PMIZ hits a legal hurdle

Controversial plans for PNG’s first Special Economic Zone, the Pacific Marine Industrial Zone in Madang, have hit a legal hurdle.

Although the government had negotiated a $180 million loan from the Chinese government to fund the building of the industrial park, that loan is in breach of PNG law. This is because under the loan agreement one particular Chinese company will get to build the park and 70% of the loan monies have to be spent on Chinese goods and services. This breaches PNG laws that require open and competitive bidding process that includes at least 3 companies.

Of course the government is attempting to use its tried and  tested approach to inconvenient legal hurdles by drafting emergency legislation that it will bulldoze through Parliament to secure an exemption from the competitive bid requirement.

It is also understood that the wider Special Economic Zone law that the International Finance Corpoartion (part of the World Bank) is writing is close to finalized and will be presented to PNG government in the coming week or so.

The law will be based on Yemmen's SEZ law, which is reportedly the most 'efficient' and based on what the World Bank regards as 'global best practices'.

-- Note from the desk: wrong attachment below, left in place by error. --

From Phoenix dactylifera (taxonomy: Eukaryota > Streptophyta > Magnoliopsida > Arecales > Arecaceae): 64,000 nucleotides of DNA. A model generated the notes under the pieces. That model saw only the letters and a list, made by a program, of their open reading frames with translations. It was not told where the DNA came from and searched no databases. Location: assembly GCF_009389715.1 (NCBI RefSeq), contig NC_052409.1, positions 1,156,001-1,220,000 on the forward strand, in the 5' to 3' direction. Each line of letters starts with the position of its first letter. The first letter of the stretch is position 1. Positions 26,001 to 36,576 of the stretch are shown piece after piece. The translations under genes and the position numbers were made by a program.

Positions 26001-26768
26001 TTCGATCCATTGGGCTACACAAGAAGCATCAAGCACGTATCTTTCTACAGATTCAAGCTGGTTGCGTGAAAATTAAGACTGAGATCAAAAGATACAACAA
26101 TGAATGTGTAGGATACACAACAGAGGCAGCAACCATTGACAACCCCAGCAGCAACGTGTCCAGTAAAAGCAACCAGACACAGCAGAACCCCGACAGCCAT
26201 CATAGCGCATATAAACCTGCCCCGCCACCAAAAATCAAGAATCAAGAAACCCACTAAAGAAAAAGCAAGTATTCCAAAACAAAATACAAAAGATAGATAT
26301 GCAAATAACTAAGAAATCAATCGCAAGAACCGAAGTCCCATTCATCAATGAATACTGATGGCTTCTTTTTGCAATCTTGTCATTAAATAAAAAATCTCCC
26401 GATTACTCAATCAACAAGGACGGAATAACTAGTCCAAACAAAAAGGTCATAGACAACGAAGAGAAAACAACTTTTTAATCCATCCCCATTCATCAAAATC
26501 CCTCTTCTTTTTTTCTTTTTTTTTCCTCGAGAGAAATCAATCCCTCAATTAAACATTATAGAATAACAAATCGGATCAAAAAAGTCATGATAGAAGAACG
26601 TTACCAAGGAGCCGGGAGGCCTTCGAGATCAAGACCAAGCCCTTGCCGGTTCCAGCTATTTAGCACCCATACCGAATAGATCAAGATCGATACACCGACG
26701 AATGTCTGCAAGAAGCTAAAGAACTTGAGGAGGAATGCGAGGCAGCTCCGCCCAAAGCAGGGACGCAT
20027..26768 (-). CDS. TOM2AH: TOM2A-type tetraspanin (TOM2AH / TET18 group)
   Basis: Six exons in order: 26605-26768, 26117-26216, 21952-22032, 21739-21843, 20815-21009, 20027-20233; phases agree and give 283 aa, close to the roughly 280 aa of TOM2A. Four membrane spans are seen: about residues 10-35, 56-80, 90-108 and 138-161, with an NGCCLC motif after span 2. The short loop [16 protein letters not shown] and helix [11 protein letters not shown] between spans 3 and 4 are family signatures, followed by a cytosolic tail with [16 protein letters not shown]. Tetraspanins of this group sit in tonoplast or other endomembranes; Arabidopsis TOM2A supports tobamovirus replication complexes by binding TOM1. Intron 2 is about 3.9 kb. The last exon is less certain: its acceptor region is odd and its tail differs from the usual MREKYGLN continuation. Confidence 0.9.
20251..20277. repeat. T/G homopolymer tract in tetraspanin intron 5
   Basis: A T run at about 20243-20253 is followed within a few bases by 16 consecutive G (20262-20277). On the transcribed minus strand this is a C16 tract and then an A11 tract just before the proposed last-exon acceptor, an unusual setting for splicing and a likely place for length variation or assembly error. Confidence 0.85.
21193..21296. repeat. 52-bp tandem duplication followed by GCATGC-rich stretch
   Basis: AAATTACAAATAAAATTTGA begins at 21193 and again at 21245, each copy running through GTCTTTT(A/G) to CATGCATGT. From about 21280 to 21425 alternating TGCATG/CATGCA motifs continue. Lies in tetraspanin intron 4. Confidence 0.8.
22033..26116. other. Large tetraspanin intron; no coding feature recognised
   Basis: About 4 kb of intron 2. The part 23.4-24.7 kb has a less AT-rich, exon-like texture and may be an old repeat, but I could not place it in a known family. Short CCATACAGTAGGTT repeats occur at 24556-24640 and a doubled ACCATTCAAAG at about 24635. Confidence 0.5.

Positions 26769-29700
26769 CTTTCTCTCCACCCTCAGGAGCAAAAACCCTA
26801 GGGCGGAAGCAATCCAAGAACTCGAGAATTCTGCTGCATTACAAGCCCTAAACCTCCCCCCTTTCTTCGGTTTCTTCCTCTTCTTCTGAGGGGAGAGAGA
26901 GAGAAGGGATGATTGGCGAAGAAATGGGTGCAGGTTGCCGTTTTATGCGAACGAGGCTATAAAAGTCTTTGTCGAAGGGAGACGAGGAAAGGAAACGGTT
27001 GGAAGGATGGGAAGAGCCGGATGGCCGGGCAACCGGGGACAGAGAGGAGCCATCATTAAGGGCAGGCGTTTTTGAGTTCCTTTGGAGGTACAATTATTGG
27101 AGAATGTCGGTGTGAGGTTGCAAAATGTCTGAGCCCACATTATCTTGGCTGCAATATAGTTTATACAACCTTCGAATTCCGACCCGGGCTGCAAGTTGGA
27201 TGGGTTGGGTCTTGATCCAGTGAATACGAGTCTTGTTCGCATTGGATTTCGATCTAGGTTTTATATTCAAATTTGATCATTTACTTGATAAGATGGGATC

The SEZ law will allow companies to operate tax free within the zones, avoid any import or export duties and ignore PNGs minimum wage regulations.


What a pity! What a loss for all of in Madang so ready to enjoy 20,000 new Chinese residents, presumably none of them English speakers---and the joy of having 60-70 new purse seiners filled wih able bodied seamen at Vidar for our young girls meet and greet-- not to mention the many small businesses that would profit in sales of beer, earplugs, condoms, and of course tin fish, once all our own fish is sufficiently cleared from the area. Who dares stop such development?

Nancy could probably discuss options rather than just painting into the minds of the readers a horrific uncertain future scenario.

Negative impact of this development is something that we could probably control at least if we will strongly articulate how we want this development to push through and throw our concerns in a proper avenue of discussion. It would be a different agenda if the advocacy is for the total stoppage of the project and to keep discussing it in a manner and avenue that proper resolution could not possibly be achieved.

Objective discussion is needed and not just telling the people about horrifying tales of evil waiting in he future for afterall we will not allow presumptions to kill our nation's ability to leap forward and toward resource development.

Just wondering, is Nancy Racist? She obviously scares readers of Chinese people's possible residency in Madang.